Rugby community wraps its arms around mental health round

By Pete Fairbairn, 17.10.14

Queensland Rugby Media Unit

One in five Australians suffer from a mental health issue. That’s more than four million Australians who struggle with this illness every day.

Round 9 of the Buildcorp National Rugby Championship is ‘Mental Health Round’ and principal partner Buildcorp has thrown its support behind national charity Lifeline.

Buildcorp, together with Queensland Rugby, RUPA and the other State Unions, are targeting $50,000 in funds raised across Round 9 of the NRC, the Bledisloe Test and at other Rugby events during the round to help expand Lifeline’s online Crisis Support Chat service.

Buildcorp Group Principal, Josephine Sukkar, said the Rugby community’s support of Lifeline would help it provide more accessible services to those in need.

Sukkar, whose husband Tony is Buildcorp Group Managing Director, said: “Buildcorp Charitable Fund was established by my husband and I to support charities which are important to our employees.

“This year we are supporting mental health because we have a disproportionately high rate of suicide in construction.

“Mental health issues are also a concern to national sports bodies, who deal with this issue with their athletes.

“Builders are like footballers, they’re “blokey-blokes”, so they often don’t talk about these issues. I’m not sure today’s youth are comfortable picking up the phone, so we wanted to help support Lifeline’s online presence to give people more opportunities to talk.”

In 2010, men accounted for more than three quarters of deaths from suicide and yet an estimated 72% of males don’t seek help for mental health issues.

Sukkar said it was important for society to get past the stigma associated with mental health and provide young people, particularly males, with as much opportunity as possible to feel comfortable seeking help, as early as possible.

“We had an approach a year ago from a group called Mates in Construction, who work with builders and help identify if their friends may be at risk of suicide.

“They trained men on a couple of our sites on how to identify whether their mates might be trouble. They also worked with them on how to talk about it.

“As a direct result of this, they had some success with a colleague on one of their sites, as they had been trained to recognise the signs, asked the right questions, at the right time, in the right way. They helped their mate.”

But this is not an issue isolated to the construction industry. One in five Australians have some form of mental health issue, with 75% of those affected having their first issue before turning 25. This is a pertinent fact when considering the average age of Australian Rugby players is 18 to 25 years old.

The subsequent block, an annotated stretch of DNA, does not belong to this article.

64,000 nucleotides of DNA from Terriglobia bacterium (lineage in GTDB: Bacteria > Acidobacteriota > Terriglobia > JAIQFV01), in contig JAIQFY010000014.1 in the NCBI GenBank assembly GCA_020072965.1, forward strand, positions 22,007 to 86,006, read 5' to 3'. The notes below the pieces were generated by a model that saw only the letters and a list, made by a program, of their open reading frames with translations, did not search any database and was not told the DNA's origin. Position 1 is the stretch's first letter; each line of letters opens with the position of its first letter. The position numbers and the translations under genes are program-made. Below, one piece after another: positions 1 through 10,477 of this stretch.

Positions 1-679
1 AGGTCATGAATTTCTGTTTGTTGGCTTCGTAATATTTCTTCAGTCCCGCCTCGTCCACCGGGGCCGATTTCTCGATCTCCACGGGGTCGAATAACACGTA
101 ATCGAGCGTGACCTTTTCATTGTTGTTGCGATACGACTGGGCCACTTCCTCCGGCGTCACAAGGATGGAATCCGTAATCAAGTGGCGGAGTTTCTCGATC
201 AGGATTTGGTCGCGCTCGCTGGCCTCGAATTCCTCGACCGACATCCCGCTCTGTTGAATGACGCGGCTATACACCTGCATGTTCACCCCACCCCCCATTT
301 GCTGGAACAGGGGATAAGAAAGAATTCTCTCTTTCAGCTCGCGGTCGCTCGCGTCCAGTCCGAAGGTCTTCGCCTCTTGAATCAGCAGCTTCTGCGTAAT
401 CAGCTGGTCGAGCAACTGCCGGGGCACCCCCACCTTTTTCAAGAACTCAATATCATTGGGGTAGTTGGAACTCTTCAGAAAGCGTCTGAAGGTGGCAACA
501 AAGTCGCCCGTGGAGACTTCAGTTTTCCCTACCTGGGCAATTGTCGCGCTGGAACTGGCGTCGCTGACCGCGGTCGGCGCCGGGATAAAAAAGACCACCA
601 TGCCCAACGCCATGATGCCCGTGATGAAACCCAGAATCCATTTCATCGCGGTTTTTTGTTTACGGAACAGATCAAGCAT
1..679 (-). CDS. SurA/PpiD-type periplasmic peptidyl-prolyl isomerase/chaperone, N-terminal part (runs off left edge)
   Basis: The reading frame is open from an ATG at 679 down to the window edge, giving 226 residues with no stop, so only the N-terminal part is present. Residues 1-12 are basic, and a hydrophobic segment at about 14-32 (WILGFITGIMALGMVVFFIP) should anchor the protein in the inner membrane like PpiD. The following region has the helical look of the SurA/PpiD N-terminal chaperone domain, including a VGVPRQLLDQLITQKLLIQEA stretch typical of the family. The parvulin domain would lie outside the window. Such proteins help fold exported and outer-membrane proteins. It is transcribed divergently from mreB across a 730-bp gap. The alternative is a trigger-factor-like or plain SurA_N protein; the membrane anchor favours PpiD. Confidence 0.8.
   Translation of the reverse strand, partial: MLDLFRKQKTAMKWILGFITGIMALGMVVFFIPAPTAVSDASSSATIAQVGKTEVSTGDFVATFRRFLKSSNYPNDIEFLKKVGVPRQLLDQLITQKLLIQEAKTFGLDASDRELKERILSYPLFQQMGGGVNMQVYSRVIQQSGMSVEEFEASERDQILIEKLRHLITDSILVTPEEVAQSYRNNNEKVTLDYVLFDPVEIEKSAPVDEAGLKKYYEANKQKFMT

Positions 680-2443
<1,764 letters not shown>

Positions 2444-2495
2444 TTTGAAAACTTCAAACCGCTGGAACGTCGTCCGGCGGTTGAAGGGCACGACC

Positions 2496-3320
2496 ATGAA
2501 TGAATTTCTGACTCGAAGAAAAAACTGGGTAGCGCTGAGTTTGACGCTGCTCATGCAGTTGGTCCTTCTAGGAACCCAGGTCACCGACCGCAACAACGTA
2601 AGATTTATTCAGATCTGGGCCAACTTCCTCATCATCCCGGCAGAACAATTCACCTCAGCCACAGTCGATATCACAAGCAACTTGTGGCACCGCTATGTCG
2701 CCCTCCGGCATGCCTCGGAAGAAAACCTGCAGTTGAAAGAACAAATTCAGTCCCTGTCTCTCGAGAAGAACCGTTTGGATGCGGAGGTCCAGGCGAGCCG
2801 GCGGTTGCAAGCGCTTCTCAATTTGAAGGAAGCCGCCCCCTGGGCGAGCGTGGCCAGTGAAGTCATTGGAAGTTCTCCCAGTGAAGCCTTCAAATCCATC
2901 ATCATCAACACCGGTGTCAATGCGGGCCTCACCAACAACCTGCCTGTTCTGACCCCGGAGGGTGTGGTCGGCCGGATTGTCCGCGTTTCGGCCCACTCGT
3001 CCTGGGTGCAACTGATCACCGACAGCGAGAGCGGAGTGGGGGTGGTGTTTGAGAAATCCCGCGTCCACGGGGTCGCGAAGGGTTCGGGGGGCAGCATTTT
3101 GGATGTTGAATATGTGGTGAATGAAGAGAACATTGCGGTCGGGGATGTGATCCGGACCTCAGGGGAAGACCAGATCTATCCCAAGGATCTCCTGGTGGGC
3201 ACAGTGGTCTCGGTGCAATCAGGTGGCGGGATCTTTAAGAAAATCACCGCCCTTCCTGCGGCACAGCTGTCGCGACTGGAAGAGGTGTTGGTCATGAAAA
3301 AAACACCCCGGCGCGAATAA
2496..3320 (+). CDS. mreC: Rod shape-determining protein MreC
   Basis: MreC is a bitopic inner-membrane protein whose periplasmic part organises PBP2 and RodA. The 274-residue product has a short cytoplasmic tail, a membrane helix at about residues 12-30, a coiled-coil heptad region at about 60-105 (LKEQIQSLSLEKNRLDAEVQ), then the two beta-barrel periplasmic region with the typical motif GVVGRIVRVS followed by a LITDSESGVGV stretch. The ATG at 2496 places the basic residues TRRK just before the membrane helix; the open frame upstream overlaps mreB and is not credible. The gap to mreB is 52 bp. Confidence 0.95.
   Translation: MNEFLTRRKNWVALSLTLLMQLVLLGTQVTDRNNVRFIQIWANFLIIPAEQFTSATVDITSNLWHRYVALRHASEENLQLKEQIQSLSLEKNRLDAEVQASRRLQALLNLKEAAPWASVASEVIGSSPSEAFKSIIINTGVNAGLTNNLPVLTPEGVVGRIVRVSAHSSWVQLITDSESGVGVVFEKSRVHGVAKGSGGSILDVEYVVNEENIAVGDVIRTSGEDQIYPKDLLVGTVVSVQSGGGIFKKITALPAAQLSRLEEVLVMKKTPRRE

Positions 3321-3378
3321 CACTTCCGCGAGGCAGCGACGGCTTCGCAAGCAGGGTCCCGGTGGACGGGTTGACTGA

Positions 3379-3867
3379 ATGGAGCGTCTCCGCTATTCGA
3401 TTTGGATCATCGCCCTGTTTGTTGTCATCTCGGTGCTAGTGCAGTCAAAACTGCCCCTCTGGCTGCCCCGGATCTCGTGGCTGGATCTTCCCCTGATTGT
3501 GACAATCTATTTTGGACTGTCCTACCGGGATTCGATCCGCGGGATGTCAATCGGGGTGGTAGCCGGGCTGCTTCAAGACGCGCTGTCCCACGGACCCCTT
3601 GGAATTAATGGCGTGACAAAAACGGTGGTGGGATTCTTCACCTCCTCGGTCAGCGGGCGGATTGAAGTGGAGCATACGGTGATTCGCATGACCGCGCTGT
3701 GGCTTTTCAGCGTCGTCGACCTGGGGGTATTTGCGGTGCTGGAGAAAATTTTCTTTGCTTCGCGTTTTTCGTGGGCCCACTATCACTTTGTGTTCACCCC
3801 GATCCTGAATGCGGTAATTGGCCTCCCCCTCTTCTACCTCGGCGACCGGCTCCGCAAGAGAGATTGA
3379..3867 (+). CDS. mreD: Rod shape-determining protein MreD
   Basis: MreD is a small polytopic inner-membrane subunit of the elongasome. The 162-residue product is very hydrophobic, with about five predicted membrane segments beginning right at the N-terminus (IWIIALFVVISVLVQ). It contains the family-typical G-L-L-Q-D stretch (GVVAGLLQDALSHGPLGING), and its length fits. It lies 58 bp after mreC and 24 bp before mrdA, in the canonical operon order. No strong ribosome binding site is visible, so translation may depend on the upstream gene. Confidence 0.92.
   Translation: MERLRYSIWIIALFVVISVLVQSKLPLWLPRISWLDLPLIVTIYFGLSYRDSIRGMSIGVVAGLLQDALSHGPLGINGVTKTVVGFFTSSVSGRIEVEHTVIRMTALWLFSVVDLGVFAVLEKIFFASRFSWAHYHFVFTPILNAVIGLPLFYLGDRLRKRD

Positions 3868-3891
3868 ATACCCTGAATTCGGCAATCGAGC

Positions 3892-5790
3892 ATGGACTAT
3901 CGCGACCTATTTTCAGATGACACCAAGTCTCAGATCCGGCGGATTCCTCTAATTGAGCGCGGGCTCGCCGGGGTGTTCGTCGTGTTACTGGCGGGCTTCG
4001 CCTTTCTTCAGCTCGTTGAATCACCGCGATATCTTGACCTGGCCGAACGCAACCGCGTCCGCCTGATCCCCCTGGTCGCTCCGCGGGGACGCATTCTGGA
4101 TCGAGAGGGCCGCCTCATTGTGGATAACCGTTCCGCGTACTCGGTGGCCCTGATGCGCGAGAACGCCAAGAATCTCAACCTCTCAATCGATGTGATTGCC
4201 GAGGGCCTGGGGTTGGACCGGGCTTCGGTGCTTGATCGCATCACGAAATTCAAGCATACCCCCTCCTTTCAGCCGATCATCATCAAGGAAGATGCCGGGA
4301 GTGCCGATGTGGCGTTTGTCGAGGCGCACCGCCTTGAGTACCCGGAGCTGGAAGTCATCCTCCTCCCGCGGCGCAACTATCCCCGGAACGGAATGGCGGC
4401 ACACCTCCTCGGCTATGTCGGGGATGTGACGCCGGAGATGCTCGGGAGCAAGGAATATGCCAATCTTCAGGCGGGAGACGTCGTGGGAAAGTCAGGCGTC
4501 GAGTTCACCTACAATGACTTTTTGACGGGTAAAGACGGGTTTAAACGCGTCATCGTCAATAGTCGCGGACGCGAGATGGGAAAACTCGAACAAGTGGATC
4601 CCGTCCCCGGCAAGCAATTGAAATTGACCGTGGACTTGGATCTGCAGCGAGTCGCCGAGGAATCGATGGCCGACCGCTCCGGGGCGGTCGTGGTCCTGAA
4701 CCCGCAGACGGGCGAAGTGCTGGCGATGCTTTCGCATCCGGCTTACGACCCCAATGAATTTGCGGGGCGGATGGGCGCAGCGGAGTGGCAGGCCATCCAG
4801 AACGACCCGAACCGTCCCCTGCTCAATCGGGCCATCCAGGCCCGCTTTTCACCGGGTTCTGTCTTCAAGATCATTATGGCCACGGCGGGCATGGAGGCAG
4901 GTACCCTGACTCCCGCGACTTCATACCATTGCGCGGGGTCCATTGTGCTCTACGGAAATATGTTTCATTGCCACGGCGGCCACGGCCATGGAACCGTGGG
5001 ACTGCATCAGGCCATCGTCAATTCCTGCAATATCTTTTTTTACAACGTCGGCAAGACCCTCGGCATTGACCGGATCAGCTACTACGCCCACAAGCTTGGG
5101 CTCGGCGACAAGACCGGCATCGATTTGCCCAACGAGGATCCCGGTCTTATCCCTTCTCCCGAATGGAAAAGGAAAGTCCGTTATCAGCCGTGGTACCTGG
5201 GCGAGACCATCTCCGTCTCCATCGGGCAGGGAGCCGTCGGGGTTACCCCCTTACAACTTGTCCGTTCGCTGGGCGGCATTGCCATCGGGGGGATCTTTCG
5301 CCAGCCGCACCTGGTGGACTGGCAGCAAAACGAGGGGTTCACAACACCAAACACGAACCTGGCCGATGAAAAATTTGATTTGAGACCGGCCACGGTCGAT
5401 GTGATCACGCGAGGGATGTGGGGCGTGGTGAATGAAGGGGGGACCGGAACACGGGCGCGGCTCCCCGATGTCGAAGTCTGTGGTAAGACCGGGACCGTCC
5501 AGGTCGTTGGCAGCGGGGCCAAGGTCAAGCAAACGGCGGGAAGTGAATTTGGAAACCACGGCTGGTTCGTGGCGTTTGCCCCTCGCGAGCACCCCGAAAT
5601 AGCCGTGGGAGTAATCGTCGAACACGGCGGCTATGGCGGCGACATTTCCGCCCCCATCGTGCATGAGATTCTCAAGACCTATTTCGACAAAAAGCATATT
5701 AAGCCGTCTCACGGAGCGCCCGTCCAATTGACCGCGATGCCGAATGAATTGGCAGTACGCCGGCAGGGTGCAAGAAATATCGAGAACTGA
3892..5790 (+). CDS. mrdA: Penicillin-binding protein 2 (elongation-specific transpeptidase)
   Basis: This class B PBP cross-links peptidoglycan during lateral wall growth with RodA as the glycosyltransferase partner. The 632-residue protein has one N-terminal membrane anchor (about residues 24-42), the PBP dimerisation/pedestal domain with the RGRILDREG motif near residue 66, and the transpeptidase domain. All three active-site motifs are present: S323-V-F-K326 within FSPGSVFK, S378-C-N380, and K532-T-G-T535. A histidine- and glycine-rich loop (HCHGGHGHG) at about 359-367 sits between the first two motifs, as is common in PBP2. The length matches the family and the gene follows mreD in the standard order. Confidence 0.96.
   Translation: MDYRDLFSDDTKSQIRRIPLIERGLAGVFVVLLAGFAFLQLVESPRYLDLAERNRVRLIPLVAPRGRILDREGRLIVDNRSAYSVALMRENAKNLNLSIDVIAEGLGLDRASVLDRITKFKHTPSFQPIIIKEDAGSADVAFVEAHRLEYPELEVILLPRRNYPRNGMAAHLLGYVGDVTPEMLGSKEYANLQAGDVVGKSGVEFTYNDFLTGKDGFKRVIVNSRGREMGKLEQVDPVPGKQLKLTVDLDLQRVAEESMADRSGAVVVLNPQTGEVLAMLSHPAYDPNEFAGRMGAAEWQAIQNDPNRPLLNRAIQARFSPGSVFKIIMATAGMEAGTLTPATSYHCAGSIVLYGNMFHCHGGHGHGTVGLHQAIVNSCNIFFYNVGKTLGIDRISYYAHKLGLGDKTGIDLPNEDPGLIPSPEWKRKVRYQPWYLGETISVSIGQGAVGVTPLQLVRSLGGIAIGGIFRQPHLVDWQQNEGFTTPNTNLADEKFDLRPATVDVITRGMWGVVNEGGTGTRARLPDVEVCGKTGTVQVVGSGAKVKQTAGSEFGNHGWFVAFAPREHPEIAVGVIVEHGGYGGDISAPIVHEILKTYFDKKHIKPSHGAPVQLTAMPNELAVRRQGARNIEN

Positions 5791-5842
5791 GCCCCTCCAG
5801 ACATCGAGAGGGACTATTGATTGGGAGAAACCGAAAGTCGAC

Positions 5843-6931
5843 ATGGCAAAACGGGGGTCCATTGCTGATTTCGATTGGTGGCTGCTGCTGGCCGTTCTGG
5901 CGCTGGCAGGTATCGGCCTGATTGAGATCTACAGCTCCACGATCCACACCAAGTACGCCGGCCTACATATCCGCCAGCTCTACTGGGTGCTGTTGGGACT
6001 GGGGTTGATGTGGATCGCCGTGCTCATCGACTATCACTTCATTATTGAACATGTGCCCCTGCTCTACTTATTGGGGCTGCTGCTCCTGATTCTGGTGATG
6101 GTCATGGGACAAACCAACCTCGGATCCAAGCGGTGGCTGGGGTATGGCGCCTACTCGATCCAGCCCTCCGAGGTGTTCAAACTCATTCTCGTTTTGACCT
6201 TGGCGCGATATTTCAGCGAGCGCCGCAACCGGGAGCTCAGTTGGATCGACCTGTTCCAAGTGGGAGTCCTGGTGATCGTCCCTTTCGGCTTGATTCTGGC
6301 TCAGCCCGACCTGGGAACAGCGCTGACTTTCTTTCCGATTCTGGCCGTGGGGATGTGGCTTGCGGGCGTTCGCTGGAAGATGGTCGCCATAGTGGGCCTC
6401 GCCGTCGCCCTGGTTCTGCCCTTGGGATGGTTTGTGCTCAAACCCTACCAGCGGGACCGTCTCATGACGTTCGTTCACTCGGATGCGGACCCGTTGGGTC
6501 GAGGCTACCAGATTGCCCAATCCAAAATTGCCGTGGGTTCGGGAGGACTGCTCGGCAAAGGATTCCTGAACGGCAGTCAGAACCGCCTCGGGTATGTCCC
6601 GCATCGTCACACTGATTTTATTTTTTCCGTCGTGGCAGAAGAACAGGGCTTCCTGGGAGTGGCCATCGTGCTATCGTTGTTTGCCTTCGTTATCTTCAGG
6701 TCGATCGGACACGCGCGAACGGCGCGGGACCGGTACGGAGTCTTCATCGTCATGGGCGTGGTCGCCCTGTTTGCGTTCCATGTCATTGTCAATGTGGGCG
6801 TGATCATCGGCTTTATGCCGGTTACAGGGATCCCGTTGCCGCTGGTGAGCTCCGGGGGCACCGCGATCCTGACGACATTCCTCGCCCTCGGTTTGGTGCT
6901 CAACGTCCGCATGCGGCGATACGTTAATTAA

Lifeline is a national charity which provides all Australians experiencing a personal crisis with access to 24-hour crisis support and suicide prevention services.

Queensland Rugby are working closely with Buildcorp to raise awareness and funds for the prevention of anxiety, depression and suicide, particularly in young males.

Four of the Queensland Reds have partnered with Buildcorp to create a special television commercial for Round 9, which encourages young males to talk about mental health issues. See the video here:

As part of the fundraising efforts, all jerseys from the Brisbane City match will feature the Lifeline logo on the sleeve. The jerseys will be signed following the match and auctioned online at

Queensland Rugby will also raise funds for the program through a raffle at its Bledisloe Cup Long Lunch and via a gold-coin donation at its Parliamentary Friends of Rugby in Queensland event at Parliament House.

In addition, University of Queensland volunteers will be selling Buildcorp NRC Rugby balls at Suncorp Stadium this Saturday.

Lifeline’s Crisis Support Chat service has a notable impact with a younger demographic; with people in rural and regional communities; with Aboriginal and Torres Strait Islander people; with people for whom English is not their first language; and people in acute crisis who are too overwhelmed to talk.

Due to funding pressures, the service is currently only available between 7:00pm and 4:00am, unlike Lifeline’s phone service which offers 24-hour support.

The program currently costs $1.4-million annually to run, with the average cost of an online chat around $30, so a $50,000 contribution from Rugby will allow an extra 1,600 online chats to be answered per annum.

Pete Fairbairn
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